INGOs and Borno society By Suleiman Mustapha Mallumbe

Protesters from IDP camps in Abuja storm Dino's residence in show of solidarity. They've vowed to go nowhere until the police force withdraws its men.
Protesters from IDP camps in Abuja storm Dino's residence in show of solidarity. They've vowed to go nowhere until the police force withdraws its men.

The Boko Haram insurgency has been a major factor that has led to the convergence of numerous Non-Governmental Organisations (NGOs) in the state and the North-east of Nigeria in general. Of all the NGOs, the ones with the most visibility are the International Non-Governmental Organisations or INGOs. These are international organisations that responded to the nauseating and appalling humanitarian crisis in the North-east of Nigeria due to the insurgency. As a result of this problem, thousands of people were forced out of their homes to live in Internally Displaced Persons camp in the urban centres. The insurgency has led to the destruction of lives and livelihoods, increased vulnerability of people, especially women and children, absence of civil authorities in the affected areas and lack of access to basic services like food, water, sanitation, health and education.
The intervention of the INGOs became necessary because state governments and the federal government cannot fully shoulder the huge cost of intervention. INGOs all over the world target communities and societies where there are humanitarian challenges for the provision of succour and support to such communities. This is the situation in South Sudan, Yemen, Myanmar, India, Afghanistan and Pakistan, among others. In all these places, INGOs provide basic services like food, security, medication, water, etc. They do so with the consent of the governments of host countries, who sometimes provide counterpart funding, security and infrastructure for the ease of operations by the INGOs.
Based on these salient and noble objectives, everyone would be happy with the operations of the INGOs in the communities. When you visit the IDPs camps and some of the affected communities, you are bound to encounter INGOs workers and volunteers providing food, shelter, medication and psycho-social support to affected persons. They do that at great risk of their lives and under very fluid security conditions. In most instances, the people respond to such services with joy and look forward to sessions with the INGOs.
INGOs in Borno state include International Rescue Committee (IRC), Danish Refugee Council (DRC), Norwegian Refugee Council (NRC), Alima, FHI 360, Action Against Hunger and Mercy Corps, among others. This is in addition to specialised UN agencies like UNICEF, UNDP, IOM, UN Women, etc.
However, the situation is not completely rosy in Borno state. Currently there are a lot of factors that are either inadvertently affecting the operations of the INGOs or may do so in the future, if steps are not taken to address them. First, there is a growing misrepresentation and wrong perception about the services being provided by the INGOs. These are services related to food security and healthcare services. Ordinary people in the streets, in camps and in their homes have the belief that the INGOs are out to spread family planning and discourage child birth. This is true as most of these INGOs have reproductive health sections that engage in a lot of campaigns and interventions to encourage family planning and child spacing. Contraceptives are provided free, in addition to condoms and implant devices that help people to plan their families and do child spacing. The catch, however, is that the INGOs do so because of their interpretation of the situation. Most of their programme planners see lack of family planning and child spacing as one of the factors that have contributed to maternal mortality, child morbidity and economic deprivation being experienced in the communities.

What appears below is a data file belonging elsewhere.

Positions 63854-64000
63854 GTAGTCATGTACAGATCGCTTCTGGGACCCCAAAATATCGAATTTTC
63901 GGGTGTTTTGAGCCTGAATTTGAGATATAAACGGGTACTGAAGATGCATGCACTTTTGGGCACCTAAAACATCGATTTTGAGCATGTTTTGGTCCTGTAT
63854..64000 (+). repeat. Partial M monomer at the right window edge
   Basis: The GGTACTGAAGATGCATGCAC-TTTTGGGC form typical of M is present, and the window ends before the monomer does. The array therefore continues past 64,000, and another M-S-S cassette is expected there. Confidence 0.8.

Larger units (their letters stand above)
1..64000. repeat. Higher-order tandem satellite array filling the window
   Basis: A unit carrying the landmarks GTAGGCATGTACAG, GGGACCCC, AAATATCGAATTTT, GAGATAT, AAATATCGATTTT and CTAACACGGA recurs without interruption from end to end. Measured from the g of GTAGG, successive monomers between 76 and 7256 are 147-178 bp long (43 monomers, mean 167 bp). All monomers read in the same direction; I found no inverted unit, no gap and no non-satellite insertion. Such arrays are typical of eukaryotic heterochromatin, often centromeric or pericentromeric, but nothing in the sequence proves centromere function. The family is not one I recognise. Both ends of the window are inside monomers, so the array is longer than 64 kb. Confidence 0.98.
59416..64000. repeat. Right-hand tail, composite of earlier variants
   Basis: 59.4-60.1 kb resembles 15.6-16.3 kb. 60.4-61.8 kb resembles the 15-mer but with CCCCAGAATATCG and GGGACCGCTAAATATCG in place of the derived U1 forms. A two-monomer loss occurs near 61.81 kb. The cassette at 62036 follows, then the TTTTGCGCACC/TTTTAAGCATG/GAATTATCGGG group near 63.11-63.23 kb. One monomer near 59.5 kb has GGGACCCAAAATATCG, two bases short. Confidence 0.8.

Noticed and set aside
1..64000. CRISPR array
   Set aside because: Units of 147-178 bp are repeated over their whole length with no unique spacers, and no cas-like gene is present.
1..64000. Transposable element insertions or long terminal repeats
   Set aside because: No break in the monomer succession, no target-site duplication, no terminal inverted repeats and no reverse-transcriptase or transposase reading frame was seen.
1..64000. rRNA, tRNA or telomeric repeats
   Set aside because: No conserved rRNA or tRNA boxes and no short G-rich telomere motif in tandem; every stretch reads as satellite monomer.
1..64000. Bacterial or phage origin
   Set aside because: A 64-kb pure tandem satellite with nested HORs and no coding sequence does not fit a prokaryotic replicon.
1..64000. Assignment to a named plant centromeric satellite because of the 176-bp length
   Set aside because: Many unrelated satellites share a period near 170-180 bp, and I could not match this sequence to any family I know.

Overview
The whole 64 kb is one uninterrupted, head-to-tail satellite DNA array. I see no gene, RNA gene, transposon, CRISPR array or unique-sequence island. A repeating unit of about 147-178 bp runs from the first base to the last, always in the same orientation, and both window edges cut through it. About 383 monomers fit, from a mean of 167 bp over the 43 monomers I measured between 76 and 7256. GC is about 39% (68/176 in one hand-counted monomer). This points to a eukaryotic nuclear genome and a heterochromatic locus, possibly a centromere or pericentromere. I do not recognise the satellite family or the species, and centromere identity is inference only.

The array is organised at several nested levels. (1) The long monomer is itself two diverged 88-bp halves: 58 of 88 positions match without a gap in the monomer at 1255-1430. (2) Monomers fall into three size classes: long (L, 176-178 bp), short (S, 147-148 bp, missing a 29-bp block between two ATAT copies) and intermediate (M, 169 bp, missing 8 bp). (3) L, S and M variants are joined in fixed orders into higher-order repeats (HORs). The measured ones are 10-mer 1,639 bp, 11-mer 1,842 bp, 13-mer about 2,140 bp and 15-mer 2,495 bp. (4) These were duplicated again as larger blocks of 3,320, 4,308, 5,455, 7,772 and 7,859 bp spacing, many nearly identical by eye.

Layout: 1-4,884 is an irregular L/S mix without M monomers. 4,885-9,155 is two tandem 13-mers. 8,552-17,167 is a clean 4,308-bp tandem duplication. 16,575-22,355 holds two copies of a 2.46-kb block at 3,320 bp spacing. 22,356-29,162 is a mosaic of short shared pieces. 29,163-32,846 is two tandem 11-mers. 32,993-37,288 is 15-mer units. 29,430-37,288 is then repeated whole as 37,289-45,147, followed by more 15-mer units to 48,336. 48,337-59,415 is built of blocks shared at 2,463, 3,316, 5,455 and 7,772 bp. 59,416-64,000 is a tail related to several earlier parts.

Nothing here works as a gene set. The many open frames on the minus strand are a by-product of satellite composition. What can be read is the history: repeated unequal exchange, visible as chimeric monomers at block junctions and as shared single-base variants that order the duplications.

Well, as McLuhan stated in the 1970s, the medium is the message, therefore, because the INGOs are foreign and their heads are expatriates, people hold unto such perceptions. The most dangerous of all the misinformation being spread in the communities is that the INGOs are the ones making the insurgency fester because of some ulterior motives. Many people in Borno state, including some elite, believe that Boko Haram insurgency was deliberately introduced and sustained for several reasons- money, access to resources, attack against Islam and the spread of western agenda.
So what is the way out of this seemingly complex situation? First, government has to be sincere and dogged in ending the insurgency and taking the people back to their ancestral homes. So long as these people remain in the camps, such opinions will persist and it could lead to greater problems. Second, the INGOs need to be more transparent and inclusive in their programme design and implementation. People like processes that they are part of as they will likely feel that they own the process. Third, the INGOs need to engage the political and community leaders in a discussion as to why their recruitment process is highly tilted towards non-Muslim and non-Kanuri workers. The people need to be convinced that it is inadvertent and not deliberate.
Insurgency anywhere in the world takes time to end. But in the case of Borno, we are at the brink of a decade of conflict, killings, abductions, assassinations and destruction. Something needs to change soon. The Borno state government and the INGOs need to heed our clarion call – to service of the people and humanity in general.

Mallumbe writes from Department of Mass Communications, University of Maiduguri, Maiduguri, Borno state

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